Charles Moore: Civil Rights and Beyond
Exhibition: April 6 - May 7, 2011
Reception: April 6, 6-8pm, to be hosted by Charles Moore’s daughter, Michelle Peel
Steven Kasher Gallery is pleased to announce Charles Moore: Civil Rights and Beyond, the most comprehensive exhibition of photography by Charles Moore ever undertaken by a gallery or museum. The exhibition will feature approximately 60 prints, mostly vintage, drawn from the photographer’s estate. Charles Moore (1931-2010) was the most important civil rights era photographer. His searing images of conflict between demonstrators and law enforcement helped propel landmark civil rights legislation.
Moore, the son of a Baptist preacher and car salesman, was born in Hackleburg, Alabama, not far from the birthplace of Helen Keller. In 1958, at 27 years old, as a photographer for the Montgomery Advertiser in Alabama, Moore was on hand to photograph the arrest of the Reverend Martin Luther King, Jr. by two policemen. His photos of the event were distributed nationwide by the Associated Press, and one was published in Life magazine. This photo pushed the regional story into a national debate. It also launched Moore’s long, historic career producing images of the civil rights movement for a nation that would be “shocked and shaken in their conscience” by the images Moore put in their hands.
Over the next seven years, Moore made some of the most significant pictures of the civil rights movement. As a contract photographer for Life magazine, Moore traveled the South to cover the evolving struggle. His photographs helped bring the reality of the situation to the magazine's huge audience, which at the time comprised over half the adults in the United States.
Some of the major civil rights era events that Moore covered:
The early efforts of Dr. King to desegregate Montgomery, Alabama, 1958-60; the violent reaction to the enrollment of James Meredith as the first black student at the University of Mississippi, 1962; the Freedom March from Tennessee to Mississippi, 1963; the campaign to desegregate Birmingham, Alabama, 1963; voter registration drives in Mississippi, 1963-1964; Ku Klux Klan activities in North Carolina, 1965; and the marches from Selma to Montgomery, Alabama, 1965.
Moore also photographed the civil war in the Dominican Republic, political violence in Venezuela and Haiti, and the Vietnam conflict. In 1989, Charles Moore received the Kodak Crystal Eagle Award for Impact in Photojournalism. Moore died in March 2010, at age 79, in Palm Beach Gardens, Florida.
His work is in the permanent collections of the Museum of Modern Art, New York; the Metropolitan Museum, New York; the San Francisco Museum of Modern Art, New York; the Museum of Fine Arts, Houston; the Chrysler Museum, Norfolk; the High Museum, Atlanta; the National Portrait Gallery, Washington, DC; The Menil Collection, Houston; and many others.
Charles Moore: Civil Rights and Beyond will be on view April 6 through May 7, 2011.
Steven Kasher Gallery is located at 521 W. 23rd St., New York, NY 10011.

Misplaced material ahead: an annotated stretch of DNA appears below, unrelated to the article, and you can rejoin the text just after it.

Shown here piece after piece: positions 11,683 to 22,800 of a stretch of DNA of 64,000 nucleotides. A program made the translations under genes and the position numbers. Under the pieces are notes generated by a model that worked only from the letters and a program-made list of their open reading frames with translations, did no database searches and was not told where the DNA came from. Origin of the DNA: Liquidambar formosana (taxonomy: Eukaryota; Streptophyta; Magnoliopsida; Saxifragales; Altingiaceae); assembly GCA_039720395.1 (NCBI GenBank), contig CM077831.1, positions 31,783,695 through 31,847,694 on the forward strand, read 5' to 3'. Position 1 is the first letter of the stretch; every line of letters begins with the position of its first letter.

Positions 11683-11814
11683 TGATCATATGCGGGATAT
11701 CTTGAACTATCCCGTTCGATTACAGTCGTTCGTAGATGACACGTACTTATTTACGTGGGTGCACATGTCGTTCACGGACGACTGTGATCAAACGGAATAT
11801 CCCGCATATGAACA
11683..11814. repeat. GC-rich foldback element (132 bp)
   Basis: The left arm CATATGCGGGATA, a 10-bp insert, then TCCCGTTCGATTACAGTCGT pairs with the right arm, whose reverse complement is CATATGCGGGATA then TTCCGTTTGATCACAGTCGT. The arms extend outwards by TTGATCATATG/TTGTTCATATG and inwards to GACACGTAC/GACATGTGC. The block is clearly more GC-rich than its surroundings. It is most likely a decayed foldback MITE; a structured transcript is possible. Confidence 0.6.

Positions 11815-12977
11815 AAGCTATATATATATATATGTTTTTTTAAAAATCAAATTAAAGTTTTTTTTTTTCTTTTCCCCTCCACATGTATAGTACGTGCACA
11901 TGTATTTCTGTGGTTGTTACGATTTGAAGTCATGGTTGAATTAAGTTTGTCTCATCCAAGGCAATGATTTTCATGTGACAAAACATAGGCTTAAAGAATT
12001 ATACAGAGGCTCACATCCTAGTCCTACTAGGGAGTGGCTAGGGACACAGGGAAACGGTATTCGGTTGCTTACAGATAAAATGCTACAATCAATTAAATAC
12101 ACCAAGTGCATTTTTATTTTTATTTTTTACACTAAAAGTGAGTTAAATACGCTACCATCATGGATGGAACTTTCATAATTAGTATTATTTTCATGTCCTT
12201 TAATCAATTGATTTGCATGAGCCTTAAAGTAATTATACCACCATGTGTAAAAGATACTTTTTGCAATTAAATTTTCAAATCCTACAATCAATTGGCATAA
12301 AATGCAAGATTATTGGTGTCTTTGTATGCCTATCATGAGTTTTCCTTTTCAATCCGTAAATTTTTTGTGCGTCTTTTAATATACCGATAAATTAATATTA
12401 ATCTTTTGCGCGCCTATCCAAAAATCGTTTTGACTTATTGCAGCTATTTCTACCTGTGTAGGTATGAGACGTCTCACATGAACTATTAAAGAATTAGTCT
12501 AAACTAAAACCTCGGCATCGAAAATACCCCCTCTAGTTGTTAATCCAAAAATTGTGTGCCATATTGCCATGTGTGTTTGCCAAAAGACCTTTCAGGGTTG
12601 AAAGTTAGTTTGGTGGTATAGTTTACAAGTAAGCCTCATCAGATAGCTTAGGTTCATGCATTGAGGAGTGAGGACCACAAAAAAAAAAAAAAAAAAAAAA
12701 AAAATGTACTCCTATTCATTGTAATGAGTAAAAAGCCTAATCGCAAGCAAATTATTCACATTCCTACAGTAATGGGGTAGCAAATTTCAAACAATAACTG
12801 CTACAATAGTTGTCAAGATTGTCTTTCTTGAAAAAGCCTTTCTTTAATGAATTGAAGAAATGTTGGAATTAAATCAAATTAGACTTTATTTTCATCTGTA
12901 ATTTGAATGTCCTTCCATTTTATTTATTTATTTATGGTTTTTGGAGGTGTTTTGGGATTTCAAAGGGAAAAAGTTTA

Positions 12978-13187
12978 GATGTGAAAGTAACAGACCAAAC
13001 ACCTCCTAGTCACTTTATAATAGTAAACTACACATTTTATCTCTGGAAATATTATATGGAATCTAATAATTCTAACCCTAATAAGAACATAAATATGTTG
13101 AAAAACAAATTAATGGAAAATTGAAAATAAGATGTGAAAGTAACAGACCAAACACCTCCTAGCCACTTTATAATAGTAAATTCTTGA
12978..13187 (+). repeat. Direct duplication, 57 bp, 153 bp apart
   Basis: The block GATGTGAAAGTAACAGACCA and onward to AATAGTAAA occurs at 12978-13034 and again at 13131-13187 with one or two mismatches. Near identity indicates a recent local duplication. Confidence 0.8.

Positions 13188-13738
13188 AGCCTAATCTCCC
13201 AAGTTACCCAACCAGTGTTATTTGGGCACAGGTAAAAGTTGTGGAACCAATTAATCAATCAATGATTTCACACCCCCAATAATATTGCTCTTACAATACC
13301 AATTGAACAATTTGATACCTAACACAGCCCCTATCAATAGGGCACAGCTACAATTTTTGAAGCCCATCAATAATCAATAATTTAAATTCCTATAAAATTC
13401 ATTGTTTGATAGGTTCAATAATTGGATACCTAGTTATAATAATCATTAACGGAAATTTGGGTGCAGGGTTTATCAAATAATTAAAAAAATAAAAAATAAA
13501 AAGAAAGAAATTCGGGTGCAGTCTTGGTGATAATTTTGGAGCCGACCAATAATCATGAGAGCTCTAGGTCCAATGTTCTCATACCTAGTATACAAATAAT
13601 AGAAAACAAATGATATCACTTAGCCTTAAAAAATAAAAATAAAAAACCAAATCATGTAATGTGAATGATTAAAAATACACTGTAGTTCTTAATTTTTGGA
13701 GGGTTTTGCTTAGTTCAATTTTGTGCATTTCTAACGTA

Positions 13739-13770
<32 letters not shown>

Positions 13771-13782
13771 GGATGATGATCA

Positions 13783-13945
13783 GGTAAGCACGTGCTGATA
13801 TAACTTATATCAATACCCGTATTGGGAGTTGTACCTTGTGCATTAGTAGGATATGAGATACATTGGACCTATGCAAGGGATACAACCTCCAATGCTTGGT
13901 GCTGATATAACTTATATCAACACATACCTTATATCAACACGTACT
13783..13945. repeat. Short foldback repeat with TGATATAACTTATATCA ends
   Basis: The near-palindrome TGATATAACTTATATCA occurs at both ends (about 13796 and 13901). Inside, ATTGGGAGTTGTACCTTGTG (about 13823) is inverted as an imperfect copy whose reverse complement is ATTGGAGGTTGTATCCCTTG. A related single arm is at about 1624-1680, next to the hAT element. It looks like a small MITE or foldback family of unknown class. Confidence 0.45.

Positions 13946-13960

Gallery hours are Tuesday through Saturday, 11 to 6 pm.
For more information or press requests please contact Christiona Owen at 212 966 firstname.lastname@example.org
Some captions from the exhibition Charles Moore: Civil Rights and Beyond, April 6 through May 7, 2011. Text from The Race Beat: The Press, the Civil Rights Struggle, and the Awakening of a Nation by Hank Kilbanoff and Gene Roberts (Knopf: New York, 2006).
Meredith Integrates Ole Miss, 1962
Sheriffs, their deputies, and highway patrolmen came to the campus from around the state, but there was no expectation that they would back up the feds. Moore had caught that message a few days earlier in perhaps the most dramatic photo to come out of the build up. He had framed a cluster of white men laughing as one of them, a cigarette clinched tightly between his teeth, appeared to demonstrate a hard, two-handed whacking motion with a billy club he gripped so tightly it seemed sewn to his hand. Beside him, a hard-looking man with a crew cut and dangling cigarette was wrapping gauze around his arm, creating an identifying armband. Against the stereotype of what frontline segregationist street fighters look like, these men were wearing ties, coats, white shirts, and hats. Closer examination revealed that they were wearing badges. They were sheriffs from six counties, and one deputy.
Moore’s silhouetted work that night shows how painstakingly he tried to use the light of fires and flares, not electronic flashes, to illuminate the darkness. Short of war, conditions could not have been much worse. To shoot without a gas mask was to risk an inability to function at all; to shoot with it was to risk missing the picture. What was worse, Moore had left his flash and all but five rolls of film in a car he could not now reach. Five rolls of film on a night like this was like having a single strip of beef jerky to cross the Mojave. Moore could have used twenty-five, thirty, maybe forty rolls that night. He stayed mostly in the Lyceum, catching the ugly scene of the wounded and wasted.
Life magazine did not make Meredith its cover; that went to a special on Pope John XXIII. But it did devote thirteen full pages to Ole Miss. Charles Moore, on his first assignment forLife, made a strong impression. The magazine ended up using six of his photos. The picture of the Mississippi law men having a laugh as one of them grips a billy club was spread over two pages. His images of Bill Crider’s bleeding back and a marshal throwing up after inhaling tear gas were each given a full page. The magazine sent him a $500 bonus for his powerful work.
Birmingham Protests, May 3, 1963